Venice moves to manage massive tourist crowds

LUMINOSITY ITALIA

Venice has long been awash with a threat possibly bigger than the surging sea – crowds of tourists.

Considered by many to be the most beautiful city in the world, the historic site now hosts a staggering 30 million tourists a year on its cobblestone alleyways and renowned squares. Locals have long felt under siege as crowds of visitors clog the winding streets and transport, many of them day-trippers dragging along wheeled luggage. Housing prices have soared as residences turn into hotels and finding a grocery store for everyday needs has become an increasing challenge.
English news: Venice tourst masses
Venice hosts 30 million tourists a year on its cobblestone alleyways and renowned squares, a number many experts believe is beyond the sustainable capacity of the historic city to handle.

Mayor Luigi Brugnaro and Councilor for Tourism Paola Mar have joined the chorus of voices demanding relief. Last week a measure they introduced to help manage tourists was passed by the Venice City Council.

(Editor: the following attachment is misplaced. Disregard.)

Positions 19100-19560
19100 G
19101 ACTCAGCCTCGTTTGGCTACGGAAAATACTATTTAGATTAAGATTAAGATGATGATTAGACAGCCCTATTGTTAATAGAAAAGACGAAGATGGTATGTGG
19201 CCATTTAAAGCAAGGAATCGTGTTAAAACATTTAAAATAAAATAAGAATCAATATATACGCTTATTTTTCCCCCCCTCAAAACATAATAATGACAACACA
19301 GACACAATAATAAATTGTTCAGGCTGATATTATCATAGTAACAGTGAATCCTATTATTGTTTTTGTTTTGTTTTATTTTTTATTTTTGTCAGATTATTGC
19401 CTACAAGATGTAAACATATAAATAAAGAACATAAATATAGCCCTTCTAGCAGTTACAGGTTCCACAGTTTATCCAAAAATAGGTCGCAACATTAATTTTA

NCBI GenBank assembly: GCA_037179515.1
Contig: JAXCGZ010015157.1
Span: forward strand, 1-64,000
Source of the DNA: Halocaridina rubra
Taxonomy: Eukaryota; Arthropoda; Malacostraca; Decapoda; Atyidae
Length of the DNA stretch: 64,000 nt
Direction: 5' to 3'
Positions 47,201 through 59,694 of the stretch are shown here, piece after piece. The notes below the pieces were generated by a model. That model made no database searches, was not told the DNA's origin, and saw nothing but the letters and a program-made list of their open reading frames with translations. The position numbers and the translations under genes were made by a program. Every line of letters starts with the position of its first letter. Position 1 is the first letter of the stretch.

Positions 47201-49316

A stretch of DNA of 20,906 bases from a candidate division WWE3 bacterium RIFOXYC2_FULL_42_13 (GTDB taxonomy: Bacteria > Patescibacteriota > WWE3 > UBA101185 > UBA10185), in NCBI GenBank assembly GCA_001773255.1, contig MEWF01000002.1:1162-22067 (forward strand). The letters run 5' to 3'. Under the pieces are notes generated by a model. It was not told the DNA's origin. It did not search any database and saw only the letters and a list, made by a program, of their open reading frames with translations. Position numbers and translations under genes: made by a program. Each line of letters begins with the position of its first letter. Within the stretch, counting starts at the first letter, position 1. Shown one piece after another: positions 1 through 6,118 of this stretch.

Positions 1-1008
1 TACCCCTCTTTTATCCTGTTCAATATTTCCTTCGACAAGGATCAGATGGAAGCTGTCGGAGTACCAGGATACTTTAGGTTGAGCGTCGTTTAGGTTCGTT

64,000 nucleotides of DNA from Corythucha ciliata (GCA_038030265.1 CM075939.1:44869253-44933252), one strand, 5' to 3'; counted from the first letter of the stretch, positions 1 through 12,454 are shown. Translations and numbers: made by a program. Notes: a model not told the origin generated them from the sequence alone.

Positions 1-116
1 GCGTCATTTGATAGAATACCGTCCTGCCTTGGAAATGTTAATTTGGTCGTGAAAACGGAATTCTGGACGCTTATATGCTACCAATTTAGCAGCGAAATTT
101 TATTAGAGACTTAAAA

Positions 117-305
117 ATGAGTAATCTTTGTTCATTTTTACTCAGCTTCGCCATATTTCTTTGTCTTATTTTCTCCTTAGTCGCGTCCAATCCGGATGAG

The regulation calls for counters to register the number of people at popular sites, data that will be shared in real time on social media and the city’s website in the hope of deterring visitors from overwhelmed sites such as Piazza San Marco and the Doge’s Palace.

Tickets to enter the “area marciana” around San Marco “is an eventuality that exists, though not immediately”, Mar told the local Il Gazzettino newspaper.

The moves follow separate lines for locals and tourists already implemented at popular stops for the water-borne vaporetto transport buses.

Last year Mayor Brugnaro received a notice from UNESCO that unless action is taken, Venice could be placed on its list of at-risk sites.

“A long-awaited decision by the city council gives concrete answers to the issue of management of tourist flows,” said Brugnaro. “As also requested by the World Heritage Committee and UNESCO, we were able to identify a series of actions to regulate the flow of tourists and make them compatible with the everyday lives of residents.”

Free WiFi will also be opened up to all, allowing the council to track and profile visitors in each location.